Practice: Modelling Microservice architectures
To avoid above mentioned traps the first exercise is not about the fancy technology, it's about thinking about architecture.
This exercise was done on a white board with some cards - Thanks to my lovely girl-friend who created them for me.
This is the first "naive" solution a team probably designs the architecture. The cool thing about the cards and the whiteboard is that we were able to easily re-arrange cards and symbols to discuss many topics or solutions quickly. Things like
- resilient communication: which technology? how to reduce it? use caching?
- what happens if communication or a single system fails?
- how to do new releases of single parts of the application?
- how can we test a service or the whole system?
- how to realize logging?
- what can we do if a sub-sequent service is not available?
- what about transaction handling?
- and so on, and so on...
Actually one could write many books about those topics, but if you have just a few minutes to discover the world of Microservices it's a good thing to quickly talk about and visualize patterns, methodologies, problems, etc.
Oh, you're wondering what a better solution might be possible?
Regarding the first, naive, solution: It had many big problems. E.g. if the "Products" Microservice fails your whole Online-Shopping process for your customer will not work, since the WebUI is not able to fetch the product data. Ok, no problem... well: we pull the data into our ordering system. Simply synchronize the database or only some data. Great idea, he?
Hmmmmm.... well... but what happens if the customer service also needs some data from Orders and Products, e.g. for a scoring or sending newsletters? Are you migrating each and every database to every Microservice then? And are you doing it real-time? What about inconsistency? Might also not be the best idea... So, Microservices are not that good you think?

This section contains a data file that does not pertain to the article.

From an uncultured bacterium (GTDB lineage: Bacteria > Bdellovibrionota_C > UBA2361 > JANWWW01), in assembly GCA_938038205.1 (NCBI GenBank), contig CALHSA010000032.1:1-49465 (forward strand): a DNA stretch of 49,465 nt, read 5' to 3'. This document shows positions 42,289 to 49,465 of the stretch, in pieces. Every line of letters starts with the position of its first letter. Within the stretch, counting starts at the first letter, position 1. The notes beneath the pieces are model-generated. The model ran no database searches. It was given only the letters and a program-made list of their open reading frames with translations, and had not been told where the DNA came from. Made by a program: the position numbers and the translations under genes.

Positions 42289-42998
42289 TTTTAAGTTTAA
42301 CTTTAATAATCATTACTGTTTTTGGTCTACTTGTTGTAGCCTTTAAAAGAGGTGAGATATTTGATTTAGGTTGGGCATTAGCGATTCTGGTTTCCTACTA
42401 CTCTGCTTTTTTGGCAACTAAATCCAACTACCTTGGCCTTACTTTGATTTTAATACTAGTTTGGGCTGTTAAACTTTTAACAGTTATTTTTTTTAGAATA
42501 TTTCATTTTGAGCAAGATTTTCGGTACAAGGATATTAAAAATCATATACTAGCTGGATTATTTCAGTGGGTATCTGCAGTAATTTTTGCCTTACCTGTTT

Maybe you should just redo your first step? Don't stick to your naive clustering of services. It's not about customers, products and orders. It's about business processes like "Ordering products" or "Delivery of products into stores"
In that scenario you are using the concepts from Domain-Driven design where you've bounded contexts. A product for example is something totally different for each process. For the ordering-process it might have a price, an availability, expected time of delivery, ... but for your goods-receipt-process it has properties like size, store-location supplier and maybe also availability and price (but for the supply chain guy the price is the purchase price!). So actually you'll have a data-model including some combination of the entities, but always in a different context.
But there are still a lot of remaining questions, e.g. regarding consistency and shared data. Let's take the availability of an product as an example: The ordering process as well as the goods-receipt-process will care about that data and both change it. And this information should be as synchronous as possible. There are again several solutions for that. One would be a kind of event-driven system like shown in the picture above.
And again all that stuff is not new: The final architecture reminds me - not by accident - on actor models. Actor models were already discussed in the 60s and are an applied standard in the really resilient world of telecommunication (and many other places as well!).
To summarize: There are a lot of topics to speak about when it comes to such kind of architectures and it's not always the worst idea to go back in programming history to find well working patterns and solutions.
Let's develop resilient Microservices on Bluemix
Basic concepts of Microservices can easily be tested and implemented using totally simple use cases like the above mentioned calculation service which uses an addition- and a subtraction-microservice to calculate complex terms. Based on that example one could play with fail-over scenarios, auto-scaling, DevOps-concepts like zero-downtime deployments, canary releasing, consumer driven test specifications, etc.
On my GitHub account I also provide some sources for the examples:
- Simple starter-kit to quick start: https://github.com/cokeSchlumpf/wlp-jee-starter-kit
- A simple addition service which uses IBM Bluemix Service Registry to register itself: https://github.com/cokeSchlumpf/wellnr-calc-sum-service
- A simple calculation service which uses IBM Bluemix Service Registry to discover the addition service and utilizes Netflix Hystrix for resilient communication: https://github.com/cokeSchlumpf/wellnr-calc-service